Magazine article USA TODAY

Rembrandt at 400: Better Than Ever: The Great Dutch Master Excelled in a Number of Mediums, as His Drawings Reveal the Artist's Keen Powers of Observation While His Printmaking Proved to Be Uniquely Bold and Innovative

Magazine article USA TODAY

Rembrandt at 400: Better Than Ever: The Great Dutch Master Excelled in a Number of Mediums, as His Drawings Reveal the Artist's Keen Powers of Observation While His Printmaking Proved to Be Uniquely Bold and Innovative

Article excerpt

REMBRANDT VAN RIJN'S graphic works illustrate, perhaps even better than his paintings, the range of the great 17th-century Dutch master's creative genius--his spontaneity, artistic inventiveness, and rethinking of traditional media. His subject matter ranges from the directly observed (landscapes, portraits, and sketches of people and animals from life) to the invented (most notably biblical scenes).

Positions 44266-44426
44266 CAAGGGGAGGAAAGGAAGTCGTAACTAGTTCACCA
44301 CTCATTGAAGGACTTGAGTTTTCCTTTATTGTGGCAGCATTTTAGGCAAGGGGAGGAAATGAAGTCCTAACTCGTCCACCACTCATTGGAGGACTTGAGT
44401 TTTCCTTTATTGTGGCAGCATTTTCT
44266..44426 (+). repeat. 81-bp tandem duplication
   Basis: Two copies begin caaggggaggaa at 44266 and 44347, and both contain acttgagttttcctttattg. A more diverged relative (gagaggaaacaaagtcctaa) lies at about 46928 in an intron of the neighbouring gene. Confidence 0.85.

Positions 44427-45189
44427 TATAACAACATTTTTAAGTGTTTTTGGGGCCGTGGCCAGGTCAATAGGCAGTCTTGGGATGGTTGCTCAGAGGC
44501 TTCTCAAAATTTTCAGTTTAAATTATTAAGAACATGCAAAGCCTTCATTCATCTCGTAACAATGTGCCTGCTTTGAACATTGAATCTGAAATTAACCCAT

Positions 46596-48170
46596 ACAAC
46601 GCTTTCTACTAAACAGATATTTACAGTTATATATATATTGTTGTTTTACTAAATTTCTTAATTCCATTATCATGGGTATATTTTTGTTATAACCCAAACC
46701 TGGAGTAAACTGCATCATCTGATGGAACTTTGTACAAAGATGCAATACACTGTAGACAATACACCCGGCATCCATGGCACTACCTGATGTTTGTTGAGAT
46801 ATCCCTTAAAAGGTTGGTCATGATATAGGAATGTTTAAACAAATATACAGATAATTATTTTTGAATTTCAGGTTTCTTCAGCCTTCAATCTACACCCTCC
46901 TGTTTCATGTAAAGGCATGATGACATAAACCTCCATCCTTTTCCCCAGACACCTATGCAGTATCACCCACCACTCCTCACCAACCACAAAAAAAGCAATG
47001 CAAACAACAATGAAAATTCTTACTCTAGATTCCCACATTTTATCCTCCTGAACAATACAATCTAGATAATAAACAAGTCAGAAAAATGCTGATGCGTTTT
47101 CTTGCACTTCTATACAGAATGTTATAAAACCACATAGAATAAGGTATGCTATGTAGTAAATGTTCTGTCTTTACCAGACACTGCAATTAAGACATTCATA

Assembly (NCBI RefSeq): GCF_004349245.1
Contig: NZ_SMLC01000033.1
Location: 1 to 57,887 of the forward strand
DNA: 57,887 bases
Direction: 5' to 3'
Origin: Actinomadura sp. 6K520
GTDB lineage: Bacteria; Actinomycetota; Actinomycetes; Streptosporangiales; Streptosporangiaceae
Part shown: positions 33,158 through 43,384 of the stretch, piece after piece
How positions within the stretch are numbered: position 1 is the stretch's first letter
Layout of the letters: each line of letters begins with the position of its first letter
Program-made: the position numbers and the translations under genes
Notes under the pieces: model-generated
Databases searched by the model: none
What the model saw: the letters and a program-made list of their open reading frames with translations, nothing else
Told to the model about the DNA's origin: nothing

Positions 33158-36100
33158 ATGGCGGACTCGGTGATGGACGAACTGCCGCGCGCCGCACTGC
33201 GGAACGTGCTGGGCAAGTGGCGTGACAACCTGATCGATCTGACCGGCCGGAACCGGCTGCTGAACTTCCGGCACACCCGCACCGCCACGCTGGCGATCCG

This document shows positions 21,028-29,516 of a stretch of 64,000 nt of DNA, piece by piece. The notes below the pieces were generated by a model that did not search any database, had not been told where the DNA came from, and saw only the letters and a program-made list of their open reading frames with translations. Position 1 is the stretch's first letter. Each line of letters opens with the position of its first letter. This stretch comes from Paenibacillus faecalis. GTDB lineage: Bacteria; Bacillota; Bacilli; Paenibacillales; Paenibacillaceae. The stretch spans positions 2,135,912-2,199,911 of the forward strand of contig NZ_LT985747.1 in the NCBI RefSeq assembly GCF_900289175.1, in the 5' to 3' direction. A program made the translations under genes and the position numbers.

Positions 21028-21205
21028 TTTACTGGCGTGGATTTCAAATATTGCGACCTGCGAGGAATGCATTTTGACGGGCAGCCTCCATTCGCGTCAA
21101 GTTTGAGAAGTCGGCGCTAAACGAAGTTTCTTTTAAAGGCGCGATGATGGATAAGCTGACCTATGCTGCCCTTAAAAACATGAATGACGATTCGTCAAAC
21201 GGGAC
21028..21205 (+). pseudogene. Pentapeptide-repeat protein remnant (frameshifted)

Rembrandt (1606-69) was fascinated with subjects from the Old and New Testaments and, in his portrayals of these subjects, he reveals the realistic human emotion and narrative detail that these stories inspire. Landscapes were another favored subject. "The Three Trees" (1650) in which he evoked the typically blustery and rainy Dutch weather, is the most intensely dramatic of these works. He created many of his landscape drawings, like "Houses by the Water" (c. 1652) in nature, on his wanderings through the countryside outside of Amsterdam. He made others, like the classically composed "Cottages Among Trees" (c. 1648-50), once he had returned to his studio.

Rembrandt's drawings reveal the artist's keen powers of observation. He executed them with the utmost freedom and spontaneity, yet no line is extraneous--he invested each stroke with meaning, either representational or expressive. Among his outstanding drawings are "Two Cottages" (1635-40), "Two Studies of a Woman Reading" (1635-40), and "Study Sheet with Three Women and a Boy" (1635-40).

Rembrandt was a bold and unconventional printmaker. He worked some etchings almost like paintings, combining techniques, leaving veils of ink on the copperplate, printing on varying supports, and radically reworking images from state to state. These were characteristics that few of his contemporaries or pupils ever approximated. …

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